Chapter 2 in Genentech talked heavily on the applications of Recombinant DNA. The main application discussed was an easier way to produce the hormone insulin for people suffering from diabetes. In molecular genetics, the course offered here at loyola, one of the experiments done within the semester is making our own recombinant DNA. We actually did Boyer’s experiment and tested whether or not it was successful by running the samples on a gel and on petri dishes. When we used the petri dishes we streaked the plates with our recombinant DNA and did a blue/white screening to test the colonies that contained our plasmid. The colonies that remained white were and indication of our recombinant DNA due to the inactivation of a-galactosidase. While reading Genentech reminded me of this experiment and also another involving RNA interference.
As rRNA is used to produce a certain protein as RNA interference is used to stop the production of a certain protein. The two types that we studied were microRNA (miRNA) and small interfering RNA (siRNA). They both have different properties as to what type of sequences they bind to. Basically, they are small sequences that are able to bind to other sequences to prevent the translation of their amino acids, aka protein. This is super cool! It makes me wonder if this technology could possibly be used in the future to fight disease. For example, cancer therapy. Hypothetically, if scientist were able to program a specific miRNA to target the protein production of a cancer cell, it may be able to stop the proliferation of the cell. Without vital protein production then the cell will die, possibly killing off the cancer. It seems like something that should be researched.
After reading Chapter 4 of Pointing from the Grave, it really shed light on the complexity and developments in the field of forensic science. Of course, I was familiar with the use of lifting finger prints and matching them from shows like CSI. However, realistically, I never knew how complex the process of collecting and matching fingerprints was. Attached I have posted a link that goes into detail about the of how fingerprints are lifted and examined. While there are many ways to do so, I thought it was very interested how they used immunofluorescent dye stain with orange alternate light source in order to make out a clear picture of the fingerprint. I also found this very related to my independent breast cancer research. In order to test the effects of hypoxia on the aggression of breast cancer cells I carried out an experiment in which I treated the cancer cells with different doses of Cobalt Chloride (which mimics hypoxic conditions) and then died the cells and viewed them under a confocal lens with Texas Red light. This is similar to the way in which the finger prints were stained and viewed under orange light. Overall, I thought it was interesting to see one of the ways in which fingerprints are made out and how it also overlapped with types of experiments I am running as a part of my research.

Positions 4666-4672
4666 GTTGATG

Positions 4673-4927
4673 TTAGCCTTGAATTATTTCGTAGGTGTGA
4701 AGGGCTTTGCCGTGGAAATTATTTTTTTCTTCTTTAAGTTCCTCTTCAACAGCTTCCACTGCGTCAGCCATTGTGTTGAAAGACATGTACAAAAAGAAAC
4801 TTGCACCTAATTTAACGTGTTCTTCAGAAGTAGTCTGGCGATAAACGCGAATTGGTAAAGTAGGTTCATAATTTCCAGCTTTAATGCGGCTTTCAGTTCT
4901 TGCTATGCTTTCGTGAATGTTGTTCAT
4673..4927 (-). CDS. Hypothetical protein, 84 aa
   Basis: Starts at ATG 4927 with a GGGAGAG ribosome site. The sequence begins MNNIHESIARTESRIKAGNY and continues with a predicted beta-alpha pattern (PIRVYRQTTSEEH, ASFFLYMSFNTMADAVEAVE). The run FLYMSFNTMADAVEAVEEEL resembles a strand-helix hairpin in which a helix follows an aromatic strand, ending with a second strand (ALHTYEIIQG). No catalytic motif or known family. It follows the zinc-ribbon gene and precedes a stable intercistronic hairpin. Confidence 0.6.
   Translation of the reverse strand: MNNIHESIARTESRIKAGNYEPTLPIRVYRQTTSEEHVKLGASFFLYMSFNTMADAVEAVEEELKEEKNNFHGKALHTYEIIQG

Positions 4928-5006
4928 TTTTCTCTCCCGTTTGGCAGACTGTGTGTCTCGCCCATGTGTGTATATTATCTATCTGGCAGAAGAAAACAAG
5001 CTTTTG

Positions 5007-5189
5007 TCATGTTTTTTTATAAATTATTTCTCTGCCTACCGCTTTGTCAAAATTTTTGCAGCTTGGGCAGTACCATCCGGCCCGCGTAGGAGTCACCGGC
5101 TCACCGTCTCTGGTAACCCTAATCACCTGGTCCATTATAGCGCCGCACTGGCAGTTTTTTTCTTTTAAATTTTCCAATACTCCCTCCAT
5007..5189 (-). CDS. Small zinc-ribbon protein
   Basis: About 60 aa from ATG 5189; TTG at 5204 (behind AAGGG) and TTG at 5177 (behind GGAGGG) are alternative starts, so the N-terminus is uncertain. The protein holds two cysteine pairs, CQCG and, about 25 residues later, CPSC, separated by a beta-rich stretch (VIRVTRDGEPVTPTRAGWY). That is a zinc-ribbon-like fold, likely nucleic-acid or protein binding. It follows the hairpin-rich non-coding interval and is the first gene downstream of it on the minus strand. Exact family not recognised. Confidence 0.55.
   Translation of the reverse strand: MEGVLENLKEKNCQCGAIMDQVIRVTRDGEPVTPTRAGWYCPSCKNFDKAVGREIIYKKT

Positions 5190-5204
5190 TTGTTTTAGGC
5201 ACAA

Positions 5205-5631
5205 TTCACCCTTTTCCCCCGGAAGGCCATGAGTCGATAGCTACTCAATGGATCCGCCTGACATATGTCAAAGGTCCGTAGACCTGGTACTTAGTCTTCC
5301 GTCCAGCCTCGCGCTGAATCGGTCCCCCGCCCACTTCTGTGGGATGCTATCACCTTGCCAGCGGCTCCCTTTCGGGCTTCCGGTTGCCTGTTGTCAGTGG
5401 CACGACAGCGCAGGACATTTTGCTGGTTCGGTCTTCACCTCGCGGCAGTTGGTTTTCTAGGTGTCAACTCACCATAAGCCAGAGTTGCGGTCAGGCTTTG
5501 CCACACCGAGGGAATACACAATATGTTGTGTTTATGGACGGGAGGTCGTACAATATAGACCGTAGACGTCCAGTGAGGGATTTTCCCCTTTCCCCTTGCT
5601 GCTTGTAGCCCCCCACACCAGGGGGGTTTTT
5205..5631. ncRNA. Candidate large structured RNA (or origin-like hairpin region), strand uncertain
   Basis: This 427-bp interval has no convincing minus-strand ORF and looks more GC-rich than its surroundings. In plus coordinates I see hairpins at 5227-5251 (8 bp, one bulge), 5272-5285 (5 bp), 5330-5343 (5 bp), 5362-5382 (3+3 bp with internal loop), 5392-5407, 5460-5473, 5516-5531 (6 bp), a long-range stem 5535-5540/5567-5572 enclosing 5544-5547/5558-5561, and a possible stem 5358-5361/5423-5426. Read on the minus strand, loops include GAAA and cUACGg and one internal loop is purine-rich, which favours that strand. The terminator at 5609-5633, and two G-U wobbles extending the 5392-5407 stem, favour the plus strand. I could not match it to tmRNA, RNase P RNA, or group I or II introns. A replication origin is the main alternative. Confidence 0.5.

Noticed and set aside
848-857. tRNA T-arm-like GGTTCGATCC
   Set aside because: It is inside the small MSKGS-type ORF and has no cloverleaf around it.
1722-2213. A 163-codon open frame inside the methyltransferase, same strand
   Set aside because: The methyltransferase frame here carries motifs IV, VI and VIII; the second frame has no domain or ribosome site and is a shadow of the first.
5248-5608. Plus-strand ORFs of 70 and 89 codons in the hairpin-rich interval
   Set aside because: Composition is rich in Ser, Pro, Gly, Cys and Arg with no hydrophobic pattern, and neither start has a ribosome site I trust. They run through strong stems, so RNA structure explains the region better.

After reading Chapter 3 of Pointing From The Grave, I thought it was very interested that Weinberg devoted this chapter to focusing on the development of DNA, its base pairing, and eventual uses. One part that really stuck out to me was the discussion of running DNA on an agarose gel. Specifically, Weinberg stated that,
“Using a restriction enzyme – a protein that cleaves the DNA strands at designated positions. These lengths would be immobilized by dropping them on one end of the dish of agarose gel to which an electric current would be applied” (p 41).
This discussion of using DNA on a gel in order to discover the sequence stood out to me because it related back to my time in Synthetic Biology. Today, we use gel electrophoresis, similar to the one described in the novel as a southern blot, to detect the sequences of DNA in our whole fragment. In Synthetic biology specifically we used restriction enzymes to cut as specific points in order to understand banding pattern and sequences present in yeast. In addition, this correlates to what I learned in Cancer Biology and what I am doing in my independent research of breast cancer cells. Essentially, we used Western blot to understand protein expression to characterize cancer cells and their aggression. Overall, it is very interesting to see the development of DNA and the technologies associated with it in different types of labs, whether it was synthetic or cancer related.